It’s been awhile since we’ve heard any new music from you. It’s good to see you coming out with an album.
Yeah, man. I felt it was time so you know, it’s just a matter of me just changing the hats. Sometimes I’m in producer mode and sometimes I just want to spit.
What took so long to get a new Diamond D album from you?
Well, basically I just fell back from the industry for a little while. I just focused on my children. I did something with Natalie Cole last year and I got nominated for a Grammy on that. I don’t know, just sometime, maybe last year, I was like, ‘Fuck it, let me get back in there and do another album.’ I just felt inspired to do this shit.
Did the direction the game was going also have something to do with you falling back?
Nah, it really wasn’t that. It’s more or less just spending time with my family. That’s basically all that was.
When you look at the producers cashing in on styles you helped make popular and you know you could have been on big albums, do you have any regrets that you fell back?
Not really. The only regrets I have is not really focusing on the MC aspect of my career. I put in more time on the production tip. I didn’t really put in a lot of time on the MCing aspect of it. That’s probably one of the only regrets I have but you know, producing is my first love. Everybody knows that.
When you’re producing for yourself, does more effort go into the production aspect of the song because that’s where your first passion is?
No. No. I don’t feel that way. I did three joints on the album. There’s 11 songs on there. I did three. I got different producers on there. I got Illmind, DJ Scratch, Nottz, Jesse West, Def Jef and two new guys I fuck with, this guy named Anthony Accurate and this producer out of L.A. named Cook.
The trick was for me to fuck with the dudes who kind of had my sound. Damn-near all the tracks I picked sound like some shit I woulda did anyway. It gave me a chance just to fall back and to concentrate just on writing for this project, sort of like what J Dilla wanted to do. People who knew Dilla know that he had a deal with MCA around 2000, 2001 and everybody thought that he was going to produce the whole album but he wasn’t. He was just going to concentrate on the MCing aspect of it. I think he had a joint from Nottz. He had a joint from me. A couple of other producers too. I just wanted to follow in that range so to say.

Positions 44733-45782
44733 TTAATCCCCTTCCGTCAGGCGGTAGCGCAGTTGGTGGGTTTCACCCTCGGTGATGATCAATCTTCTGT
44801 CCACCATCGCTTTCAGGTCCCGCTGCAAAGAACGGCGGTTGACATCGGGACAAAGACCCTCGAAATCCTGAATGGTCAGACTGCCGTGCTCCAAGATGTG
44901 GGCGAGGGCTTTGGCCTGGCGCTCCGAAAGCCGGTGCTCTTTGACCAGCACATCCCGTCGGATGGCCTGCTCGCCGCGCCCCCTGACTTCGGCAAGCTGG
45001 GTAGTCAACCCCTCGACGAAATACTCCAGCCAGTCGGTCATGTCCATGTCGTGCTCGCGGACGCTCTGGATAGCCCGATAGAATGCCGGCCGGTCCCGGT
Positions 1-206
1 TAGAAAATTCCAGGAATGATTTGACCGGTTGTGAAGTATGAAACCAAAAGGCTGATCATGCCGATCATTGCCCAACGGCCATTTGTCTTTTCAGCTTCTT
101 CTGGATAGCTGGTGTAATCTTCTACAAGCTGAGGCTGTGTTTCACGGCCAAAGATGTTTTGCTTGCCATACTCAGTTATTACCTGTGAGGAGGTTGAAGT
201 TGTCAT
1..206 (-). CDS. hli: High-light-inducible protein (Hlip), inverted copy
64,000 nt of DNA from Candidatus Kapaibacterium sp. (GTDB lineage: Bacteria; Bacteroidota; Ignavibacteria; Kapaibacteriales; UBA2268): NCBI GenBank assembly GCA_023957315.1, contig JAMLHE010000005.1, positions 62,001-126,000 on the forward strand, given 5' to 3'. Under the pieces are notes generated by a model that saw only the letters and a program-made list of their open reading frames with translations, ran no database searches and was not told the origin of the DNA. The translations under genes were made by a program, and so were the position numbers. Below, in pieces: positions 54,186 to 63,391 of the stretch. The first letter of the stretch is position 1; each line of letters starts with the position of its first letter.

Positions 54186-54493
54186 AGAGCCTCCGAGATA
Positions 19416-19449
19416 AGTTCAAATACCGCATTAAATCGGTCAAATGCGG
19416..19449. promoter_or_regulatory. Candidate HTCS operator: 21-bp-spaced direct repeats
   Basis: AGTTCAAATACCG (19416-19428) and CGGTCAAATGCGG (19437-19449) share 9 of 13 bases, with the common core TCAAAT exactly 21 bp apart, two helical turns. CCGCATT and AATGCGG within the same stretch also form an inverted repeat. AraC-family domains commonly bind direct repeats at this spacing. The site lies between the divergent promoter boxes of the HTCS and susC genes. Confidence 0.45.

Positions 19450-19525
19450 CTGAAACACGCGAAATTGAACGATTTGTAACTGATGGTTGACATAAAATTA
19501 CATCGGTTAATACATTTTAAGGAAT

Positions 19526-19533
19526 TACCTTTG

Was it ever hard for you to give up control as a producer and have producers like Nottz and Illmind making beats for you or was that a nice break for you?
I think it was a nice break. I’ve reached out to certain people, even Q-Tip, but I didn’t have time to do the track that Q-Tip gave me. It’s just a blessing for me to be in the game this long and still have A-list producers fucking with me on that level. A lot of people thought that I was going to do the whole album myself but it just made it easier. I was able to focus on just one thing instead of trying to wear all the hats.
When you work with other producers, do you get meticulous with their beats?
Nah. But if there’s something I don’t like, you know, I verbalize that and the producer can either say yay or nay. But I didn’t have to go through that making this album. I pretty much picked the tracks I needed to do and most of them were already damn-near tweaked so there really wasn’t nothing for me to say.
Because you’re Diamond D and one of the most respected hip-hop artists in the game, I’m guessing you didn’t have trouble getting quality work from A-list producers.
Nah. It’s great to still get the love. And the funny thing is that all those guys will tell you, right out of their mouth, that I was an inspiration to them. It just came full circle. If you’re a producer out there and you’re making good music, I fuck with you.
I’m sure you get a lot of compliments and producers telling you that you inspired them to start. That probably doesn’t get old hearing things like that.
It makes me feel that the work I did in the past was not done in vein, so to say. More or less, people appreciate and respect what I’ve done in the past right up until now. Even the last mixtape I put out, The Diamond Mine, a lot of people were talking about that. It’s just a blessing to still get the respect. That’s why I named my album The Huge Hefner LP. It’s not about no bitches or fucking or all that bullshit. It’s mainly about still getting the respect in the industry as far as from people I respect like other producers. That’s why I called the album that.